Examining the Tragic Bestival Drug Death of Louella Fletcher-Michie
The media and courts have been unanimous in their condemnation of Louella's boyfriend, Ceon Broughton. But it's not a cut and dry case.
Ceon Broughton and Louella Fletcher-Michie. Photo: Instagram
As the summer of 2017 drew to a close, Louella Fletcher-Michie and her boyfriend Ceon Broughton were in their tent at Bestival, joking about "festival fairies". Hours later, Louella was dead, having taken a large dose of the psychedelic drug 2C-P, allegedly given to her by Ceon – an accusation he denies.
Last week, 30-year-old Ceon, from Enfield in north London, was sentenced to eight-and-a-half years after being found guilty of manslaughter by gross negligence, a charge he denied. The prosecution said Ceon failed to see the situation as serious, and instead filmed Louella while she screamed for help, calling her a "drama queen". He was reluctant to seek help at the nearby medical tent, the prosecution argued, because he was worried about breaching a suspended jail term. If he had taken Louella to get help, the court heard, she would have had a 90 percent chance of survival.
Ceon said he had no idea Louella was dying and is appealing against his conviction.
Undeniably, the facts of the case do not do reflect well on Ceon. But considering the decades of scare stories around black men supplying white girls with drugs, and the disproportionate sentencing of black men for drug offences, it's worth asking: is Ceon Broughton the victim of unfair press coverage and overly harsh treatment in court, or was his sentencing fair and in keeping with similar cases?
Louella's trip started off OK. In footage seen by the court, filmed by Ceon, she declared her love for her dad and said she was having "the best trip I've ever fucking had". She described "colourful taxis" and a "magical monkey riding the forest", and asked Ceon to call her parents – but he didn't, telling Louella "it's between me and you". "This is the happiest I've ever been. Film me!" Louella urged her boyfriend. In the footage, Ceon can be heard saying: "I never expected anything like this in my life. This is sick. This is amazing. This is real shit, bruv."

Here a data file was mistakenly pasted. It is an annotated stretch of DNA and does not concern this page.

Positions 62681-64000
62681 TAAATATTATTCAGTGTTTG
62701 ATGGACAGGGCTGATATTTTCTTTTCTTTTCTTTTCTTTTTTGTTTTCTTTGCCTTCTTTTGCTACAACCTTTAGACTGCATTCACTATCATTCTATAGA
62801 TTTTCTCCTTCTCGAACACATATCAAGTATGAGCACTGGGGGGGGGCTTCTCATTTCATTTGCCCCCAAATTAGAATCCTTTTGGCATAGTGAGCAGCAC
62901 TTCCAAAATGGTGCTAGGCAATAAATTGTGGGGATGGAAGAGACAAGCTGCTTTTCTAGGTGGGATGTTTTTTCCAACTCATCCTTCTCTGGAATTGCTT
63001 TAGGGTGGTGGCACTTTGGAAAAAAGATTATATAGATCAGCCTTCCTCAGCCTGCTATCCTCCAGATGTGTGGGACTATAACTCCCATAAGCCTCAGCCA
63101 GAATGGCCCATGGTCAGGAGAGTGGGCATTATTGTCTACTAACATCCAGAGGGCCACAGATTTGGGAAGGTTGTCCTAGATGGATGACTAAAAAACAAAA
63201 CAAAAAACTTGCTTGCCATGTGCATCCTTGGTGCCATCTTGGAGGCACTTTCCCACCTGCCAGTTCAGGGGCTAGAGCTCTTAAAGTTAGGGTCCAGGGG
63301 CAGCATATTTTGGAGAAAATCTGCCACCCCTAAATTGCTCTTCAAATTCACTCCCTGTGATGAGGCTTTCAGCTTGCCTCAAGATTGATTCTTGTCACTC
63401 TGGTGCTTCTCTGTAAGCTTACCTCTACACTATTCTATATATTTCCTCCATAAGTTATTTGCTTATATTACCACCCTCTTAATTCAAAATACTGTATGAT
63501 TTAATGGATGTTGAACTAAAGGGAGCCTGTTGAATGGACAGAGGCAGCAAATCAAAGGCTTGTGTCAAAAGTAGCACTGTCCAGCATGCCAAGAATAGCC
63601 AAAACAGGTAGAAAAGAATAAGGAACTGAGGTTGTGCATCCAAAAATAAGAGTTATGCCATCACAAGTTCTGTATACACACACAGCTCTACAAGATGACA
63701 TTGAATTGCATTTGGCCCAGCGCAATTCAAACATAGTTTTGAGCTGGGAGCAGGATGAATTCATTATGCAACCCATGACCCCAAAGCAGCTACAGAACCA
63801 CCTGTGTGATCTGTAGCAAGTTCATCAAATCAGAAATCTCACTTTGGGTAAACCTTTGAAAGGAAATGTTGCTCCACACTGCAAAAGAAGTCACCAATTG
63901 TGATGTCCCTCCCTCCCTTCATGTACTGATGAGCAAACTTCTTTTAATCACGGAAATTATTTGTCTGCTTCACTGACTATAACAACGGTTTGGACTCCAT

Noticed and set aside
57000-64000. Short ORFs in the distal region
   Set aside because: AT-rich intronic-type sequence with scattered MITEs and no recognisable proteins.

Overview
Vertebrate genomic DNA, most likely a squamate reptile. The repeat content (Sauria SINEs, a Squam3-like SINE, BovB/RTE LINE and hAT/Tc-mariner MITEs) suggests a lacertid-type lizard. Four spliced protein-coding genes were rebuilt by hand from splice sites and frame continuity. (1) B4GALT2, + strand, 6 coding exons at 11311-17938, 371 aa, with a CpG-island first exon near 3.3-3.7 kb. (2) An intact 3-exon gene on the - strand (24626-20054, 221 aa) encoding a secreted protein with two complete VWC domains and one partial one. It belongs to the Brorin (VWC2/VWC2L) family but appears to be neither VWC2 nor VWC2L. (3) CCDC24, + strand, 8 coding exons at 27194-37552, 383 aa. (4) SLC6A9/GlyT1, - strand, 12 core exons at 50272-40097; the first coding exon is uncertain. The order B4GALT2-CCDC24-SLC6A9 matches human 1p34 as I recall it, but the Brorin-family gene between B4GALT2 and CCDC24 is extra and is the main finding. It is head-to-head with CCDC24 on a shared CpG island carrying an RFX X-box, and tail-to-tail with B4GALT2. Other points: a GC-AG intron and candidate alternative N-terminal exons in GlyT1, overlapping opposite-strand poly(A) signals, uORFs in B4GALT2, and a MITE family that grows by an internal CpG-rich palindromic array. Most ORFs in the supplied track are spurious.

Not long after, Louella's behaviour changed; she became agitated and increasingly dazed. Worried about her safety, a friend urged Ceon via text to seek medical help, to which he replied: "I can't get bagged [arrested]," because – the prosecution argued – he was worried he would be jailed, having been given a suspended sentence for knife possession a month earlier. Soon after, Louella's brother and sister both "begged" Ceon to take her from the wooded area they were in to a medical tent, but he didn't. Instead, he continued filming her as she ate twigs and scraped thorns across her cheeks.
By the evening, Louella's mother Carol had managed to get through to Ceon, and heard her daughter "screeching" in the background. Carol and her husband then drove hundreds of miles from their home in London to the Bestival site in an attempt to save her.
From the beginning of the ordeal it took Ceon six hours to seek assistance at a nearby bar. It's impossible to know how high he was at the time because he declined to enter the witness box to give evidence in his defence, but he was lucid enough to text a friend asking him to say Louella hadn't got the drugs from him. Before leaving Louella in the woods to go and seek help, Ceon had sent Louella's father a pin to share her location. Using the GPS marker, a festival security guard found Louella, dead, at 1AM, on the morning of her 25th birthday.